Knowing that you have a terrific chance of excelling in something if you put in the hours means there are important decisions to be made. Everyone has a finite number of hours in a day, so where would you invest those hours? Something has got to give. As Lilian suggested in her post, most Singapore kids probably spend those hours in drills for exams. If so, then it's no wonder our kids tend to ace exams but they don't have time to develop much else.

So I'll just leave you to consider this: your child has 10,000 hours to master a skill, what would it be? I hope it's something more meaningful than exam techniques.


Lilian said...

Easier said than done...but I think the skill I'd like my child to master would be be able to influence,inspire, persuade, sell, convince :) Or maybe that's leadership. How to master that and where to channel that 3 hours a day to? haha...definitely not in drilling and mugging.

I'm not even sure if that is something that can really be honed, of if it's just natural in some people.

Perhaps one step to being good in communication is to hone writing skills, so at least even if the kid is not a great talker, he can still get his message across if people are willing to read! The pen is mightier than the sword yes?

But making a child master writing if he's not keen sounds a little too near drilling haha...

Back to the drawing board!

monlim said...

Lilian: Umm... I think if you ask your child to talk non stop 3 hrs a day, he'll get there but can you tahan it? LOL!!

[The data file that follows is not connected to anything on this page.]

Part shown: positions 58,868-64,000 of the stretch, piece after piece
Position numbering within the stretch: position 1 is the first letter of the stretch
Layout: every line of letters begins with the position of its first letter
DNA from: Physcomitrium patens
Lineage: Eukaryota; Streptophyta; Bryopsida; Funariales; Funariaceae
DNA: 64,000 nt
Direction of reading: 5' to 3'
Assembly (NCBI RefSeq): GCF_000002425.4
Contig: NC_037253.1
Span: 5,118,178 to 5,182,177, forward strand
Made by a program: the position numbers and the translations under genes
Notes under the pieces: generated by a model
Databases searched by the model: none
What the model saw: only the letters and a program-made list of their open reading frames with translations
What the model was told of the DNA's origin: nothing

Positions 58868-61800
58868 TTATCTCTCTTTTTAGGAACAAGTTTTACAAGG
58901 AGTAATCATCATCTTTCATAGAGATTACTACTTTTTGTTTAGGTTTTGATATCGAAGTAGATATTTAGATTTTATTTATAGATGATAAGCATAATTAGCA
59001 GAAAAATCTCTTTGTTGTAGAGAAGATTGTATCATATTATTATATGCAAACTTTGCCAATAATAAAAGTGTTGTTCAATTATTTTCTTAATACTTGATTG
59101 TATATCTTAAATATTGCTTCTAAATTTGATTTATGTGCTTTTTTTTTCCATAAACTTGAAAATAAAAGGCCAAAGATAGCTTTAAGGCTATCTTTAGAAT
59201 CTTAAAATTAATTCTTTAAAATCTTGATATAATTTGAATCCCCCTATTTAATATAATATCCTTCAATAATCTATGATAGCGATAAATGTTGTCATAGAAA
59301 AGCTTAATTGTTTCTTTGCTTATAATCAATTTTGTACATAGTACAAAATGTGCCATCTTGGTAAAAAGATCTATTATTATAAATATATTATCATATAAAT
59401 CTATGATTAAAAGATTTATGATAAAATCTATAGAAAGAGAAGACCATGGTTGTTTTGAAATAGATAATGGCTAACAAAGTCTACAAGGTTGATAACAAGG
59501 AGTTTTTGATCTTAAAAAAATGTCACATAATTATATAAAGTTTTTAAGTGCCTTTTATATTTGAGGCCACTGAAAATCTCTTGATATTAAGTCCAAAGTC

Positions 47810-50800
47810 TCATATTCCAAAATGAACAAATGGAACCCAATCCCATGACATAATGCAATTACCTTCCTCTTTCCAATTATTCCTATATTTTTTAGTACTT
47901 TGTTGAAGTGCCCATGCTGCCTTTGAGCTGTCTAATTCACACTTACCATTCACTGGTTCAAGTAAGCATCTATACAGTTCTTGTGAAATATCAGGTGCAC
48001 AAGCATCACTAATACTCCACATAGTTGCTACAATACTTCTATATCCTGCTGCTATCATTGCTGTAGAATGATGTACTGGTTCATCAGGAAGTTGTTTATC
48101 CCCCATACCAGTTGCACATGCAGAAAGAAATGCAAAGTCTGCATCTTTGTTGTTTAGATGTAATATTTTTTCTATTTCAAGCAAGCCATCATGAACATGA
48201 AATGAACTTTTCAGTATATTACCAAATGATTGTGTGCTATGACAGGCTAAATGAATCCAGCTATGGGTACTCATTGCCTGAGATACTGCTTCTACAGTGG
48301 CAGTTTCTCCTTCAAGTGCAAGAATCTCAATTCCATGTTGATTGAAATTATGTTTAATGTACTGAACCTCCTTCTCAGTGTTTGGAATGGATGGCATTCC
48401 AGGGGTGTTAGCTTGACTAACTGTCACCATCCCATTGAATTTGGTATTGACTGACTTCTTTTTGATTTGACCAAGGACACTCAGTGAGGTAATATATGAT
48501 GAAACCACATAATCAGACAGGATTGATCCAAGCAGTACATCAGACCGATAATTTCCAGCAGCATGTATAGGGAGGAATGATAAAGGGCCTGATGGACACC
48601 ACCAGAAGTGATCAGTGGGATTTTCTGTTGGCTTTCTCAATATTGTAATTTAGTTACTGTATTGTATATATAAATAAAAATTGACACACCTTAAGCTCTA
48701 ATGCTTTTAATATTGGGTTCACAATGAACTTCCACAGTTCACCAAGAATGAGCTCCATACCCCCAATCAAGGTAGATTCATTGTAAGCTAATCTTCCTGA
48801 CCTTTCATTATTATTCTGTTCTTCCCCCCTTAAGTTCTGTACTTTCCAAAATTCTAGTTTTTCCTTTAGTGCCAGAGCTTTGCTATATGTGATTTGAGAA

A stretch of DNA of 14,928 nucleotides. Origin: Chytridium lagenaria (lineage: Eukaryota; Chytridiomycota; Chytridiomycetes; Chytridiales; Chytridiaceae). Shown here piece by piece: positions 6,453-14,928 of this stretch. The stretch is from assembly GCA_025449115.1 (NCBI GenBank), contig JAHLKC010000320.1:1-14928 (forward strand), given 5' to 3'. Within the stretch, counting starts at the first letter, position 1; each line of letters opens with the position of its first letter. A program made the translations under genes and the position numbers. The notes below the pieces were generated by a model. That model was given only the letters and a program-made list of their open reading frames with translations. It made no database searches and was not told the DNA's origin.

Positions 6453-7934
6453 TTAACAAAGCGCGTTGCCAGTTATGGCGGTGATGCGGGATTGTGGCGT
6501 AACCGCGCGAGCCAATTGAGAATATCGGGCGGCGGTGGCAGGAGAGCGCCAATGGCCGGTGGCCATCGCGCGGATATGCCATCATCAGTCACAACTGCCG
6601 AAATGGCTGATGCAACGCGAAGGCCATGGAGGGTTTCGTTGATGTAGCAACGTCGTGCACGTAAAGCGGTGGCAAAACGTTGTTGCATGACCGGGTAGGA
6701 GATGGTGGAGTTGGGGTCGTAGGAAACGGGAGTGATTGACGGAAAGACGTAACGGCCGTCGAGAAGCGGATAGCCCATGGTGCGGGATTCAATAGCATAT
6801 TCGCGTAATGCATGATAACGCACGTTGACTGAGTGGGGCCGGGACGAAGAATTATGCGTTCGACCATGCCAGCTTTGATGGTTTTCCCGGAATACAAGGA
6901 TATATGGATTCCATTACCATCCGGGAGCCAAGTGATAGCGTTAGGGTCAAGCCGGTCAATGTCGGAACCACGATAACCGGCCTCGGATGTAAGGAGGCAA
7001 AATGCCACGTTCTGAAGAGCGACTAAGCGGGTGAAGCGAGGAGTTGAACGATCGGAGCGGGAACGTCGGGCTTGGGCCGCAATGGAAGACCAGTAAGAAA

For writing, definitely practice makes perfect. Even for me, it has gotten easier after writing constantly for so many years, so I'm sure for kids, it works the same way. But like with all things, there should ideally be some interest first, otherwise it'll be extremely tough going!

Anonymous said...

Talk is my dd's forte... ask her anything, she will give the perfect answer. Ask her how you get your dream? "Work hard", How you work hard? blah blah blah...perfectly..
Do? arggh..wait long long because she is still young.... LOL

But one thing for sure, talent exists before hardwork. Once the talent has been identified, all being equal, the differentiator is hard work and in the hardwork process if not careful, the passion is killed and the talent becomes hidden forever... LOLLLL.


monlim said...

QX: your dd is just hilarious lah! I think she'll just surprise you yet :)

I agree that if not careful, what was talent might not be realised cos the passion is gone. So much to think about! Maybe easier not to do anything... LOL!

Anonymous said...

She ah? You are spot on Mon!
She is as cartoon as the comics character she draws...She doodled one this am and showed me. I had a good laugh....

Your sharing is useful and good to know about this 10,000 hours outcome. I am sure many have inspiring stories to share after reading yr blog, just not from me! :P LOL


monlim said...

QX: Your dd is so young, wait a few years then I'm sure you'll have something inspiring to share about the 10k hours :)